ABC Company Press Release: Our products and services are truly the world’s best. In fact, our new launch offers better features and experts say they will really change the way customers do business.
…a few days later…
XYZ Company Press Release: Truly, we can now say that our products and services are the world’s finest. Our product offerings are better and they really will change the way customers do business.
Other words and phrases that should be stricken from the sales vernacular include paradigm-shift, industry-leading, cutting-edge, groundbreaking, touching-base, game-changer, and “coffee is for closers.”
When this 47 year-old unknown woman named Susan Boyle walks out onto the stage and fulfills her dream right in front of your eyes, it unleashes a spirit within to think, “If she can fulfill her destiny, then maybe, just maybe, there’s much more to be written about my own story as well.”
Whatever you’re doing at this moment, put it aside for six minutes and this video will not only brighten your day, it may change your life. Click here to start.
I came across an email on my computer sent to me several years ago by Eileen Kennedy, Assistant to the President while I was selling for NetFrame Systems. Eileen passed away just a few weeks afterward. Definitely worth re-reading!
I’ve learned that the reason I liked my teacher was because she cried when we sang "Silent Night"…Age 6.
I’ve learned that you can’t hide a piece of broccoli in a glass of milk…Age 7.
I’ve learned that when I wave to people in the country, they stop what they are doing and wave back…Age 9.
I’ve learned that just when I get my room the way I like, Mom makes me clean it up…Age 13.
I’ve learned that if you want to cheer yourself up, you should try cheering someone else up…Age 14.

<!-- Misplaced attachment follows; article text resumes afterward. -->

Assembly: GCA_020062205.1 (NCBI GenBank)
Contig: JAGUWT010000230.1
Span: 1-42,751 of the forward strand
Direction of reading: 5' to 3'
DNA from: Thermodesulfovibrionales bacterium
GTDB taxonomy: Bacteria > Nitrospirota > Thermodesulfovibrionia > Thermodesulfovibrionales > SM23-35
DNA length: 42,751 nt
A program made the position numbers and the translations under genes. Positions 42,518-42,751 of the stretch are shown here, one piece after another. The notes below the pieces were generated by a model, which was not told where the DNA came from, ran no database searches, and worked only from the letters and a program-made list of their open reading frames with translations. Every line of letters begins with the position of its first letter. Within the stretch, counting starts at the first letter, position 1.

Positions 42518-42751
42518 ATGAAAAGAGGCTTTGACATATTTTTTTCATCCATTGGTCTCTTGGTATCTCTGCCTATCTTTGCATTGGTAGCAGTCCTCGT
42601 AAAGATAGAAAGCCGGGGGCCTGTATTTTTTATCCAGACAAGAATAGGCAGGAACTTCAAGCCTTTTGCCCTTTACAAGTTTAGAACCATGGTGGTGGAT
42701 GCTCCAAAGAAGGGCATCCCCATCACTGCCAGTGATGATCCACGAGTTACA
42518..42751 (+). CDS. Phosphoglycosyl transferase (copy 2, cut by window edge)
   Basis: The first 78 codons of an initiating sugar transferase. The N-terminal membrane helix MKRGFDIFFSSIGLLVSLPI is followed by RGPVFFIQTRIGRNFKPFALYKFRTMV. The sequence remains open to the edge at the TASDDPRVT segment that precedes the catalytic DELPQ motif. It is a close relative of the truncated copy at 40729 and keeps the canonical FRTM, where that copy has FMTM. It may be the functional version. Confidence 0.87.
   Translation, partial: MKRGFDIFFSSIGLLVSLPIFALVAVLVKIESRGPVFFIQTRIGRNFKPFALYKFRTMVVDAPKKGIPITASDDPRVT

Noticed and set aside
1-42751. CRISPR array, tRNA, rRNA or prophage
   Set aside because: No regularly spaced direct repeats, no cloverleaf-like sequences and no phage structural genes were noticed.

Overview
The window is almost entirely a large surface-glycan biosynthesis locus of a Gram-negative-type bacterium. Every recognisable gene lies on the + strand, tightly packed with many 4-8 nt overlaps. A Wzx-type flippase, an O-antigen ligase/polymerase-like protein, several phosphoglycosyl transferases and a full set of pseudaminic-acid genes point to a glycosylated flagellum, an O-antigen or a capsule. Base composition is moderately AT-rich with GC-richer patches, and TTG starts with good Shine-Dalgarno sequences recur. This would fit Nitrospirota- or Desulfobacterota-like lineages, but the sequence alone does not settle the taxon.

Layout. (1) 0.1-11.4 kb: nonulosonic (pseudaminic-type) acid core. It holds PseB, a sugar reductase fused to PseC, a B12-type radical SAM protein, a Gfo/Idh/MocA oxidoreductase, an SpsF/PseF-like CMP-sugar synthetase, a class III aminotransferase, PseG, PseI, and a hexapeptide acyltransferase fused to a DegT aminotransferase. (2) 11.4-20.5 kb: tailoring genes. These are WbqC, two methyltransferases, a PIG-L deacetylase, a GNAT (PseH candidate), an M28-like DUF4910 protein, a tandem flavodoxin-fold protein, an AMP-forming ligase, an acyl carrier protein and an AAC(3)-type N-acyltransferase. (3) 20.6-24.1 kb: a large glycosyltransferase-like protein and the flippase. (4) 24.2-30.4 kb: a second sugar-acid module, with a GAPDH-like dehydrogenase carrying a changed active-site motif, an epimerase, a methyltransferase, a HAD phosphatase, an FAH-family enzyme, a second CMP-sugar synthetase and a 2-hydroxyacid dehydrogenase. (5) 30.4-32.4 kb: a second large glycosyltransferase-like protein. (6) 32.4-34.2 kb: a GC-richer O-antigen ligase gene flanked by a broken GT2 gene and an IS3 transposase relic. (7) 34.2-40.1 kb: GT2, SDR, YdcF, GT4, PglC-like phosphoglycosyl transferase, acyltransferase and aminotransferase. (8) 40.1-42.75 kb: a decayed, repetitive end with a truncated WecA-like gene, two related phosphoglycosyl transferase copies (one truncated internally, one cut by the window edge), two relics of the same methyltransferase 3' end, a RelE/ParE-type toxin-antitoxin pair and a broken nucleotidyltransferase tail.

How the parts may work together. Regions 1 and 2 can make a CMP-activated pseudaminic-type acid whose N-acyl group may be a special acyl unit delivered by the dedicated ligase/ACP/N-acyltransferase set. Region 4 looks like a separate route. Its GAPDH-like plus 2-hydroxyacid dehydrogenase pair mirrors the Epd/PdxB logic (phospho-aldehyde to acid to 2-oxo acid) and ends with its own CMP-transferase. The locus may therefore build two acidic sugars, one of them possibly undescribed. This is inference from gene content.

I’ve learned that although it’s hard to admit it, I’m secretly glad my parents are strict with me…Age 15.
I’ve learned that silent company is often more healing than words of advice…Age 24.
I’ve learned that brushing my child’s hair is one of life’s great pleas ures…Age 26.
I’ve learned that wherever I go, the world’s worst drivers have followed me there…Age 29.
I’ve learned that if someone says unkind things about me, I must live life so that no one believes it…Age 39.
I’ve learned that there are people who love you dearly, but just don’t know how to show it…Age 41.
I’ve learned that you can make someone’s day by simply sending them a little card…Age 44.
I’ve learned that the greater a person’s sense of guilt, the greater his need to blame others…Age 46.
I’ve learned that children and grandparents are natural allies…Age 47.
I’ve learned that singing "Amazing Grace" can lift my spirits for hours…Age 49.
I’ve learned that motel mattresses are better on the side away from the phone…Age 50.
I’ve learned that you can tell a lot about a man by the way he handles three things: a rainy day, losing a sale; and tangled Christmas tree lights…Age 51.
I’ve learned that keeping a vegetable garden is worth a medicine cabinet full of pills…Age 52.
I’ve learned that regardless of the relationship you had with your parents, you will miss them terribly after they’re gone…Age 53.
I’ve learned that making a living is not the same thing as making a life…Age 58.
I’ve learned that life sometimes does give you a second chance…Age 62.
I’ve learned that you shouldn’t go through life with a catchers mitt on both hands. You need to be able to throw something back…Age 64.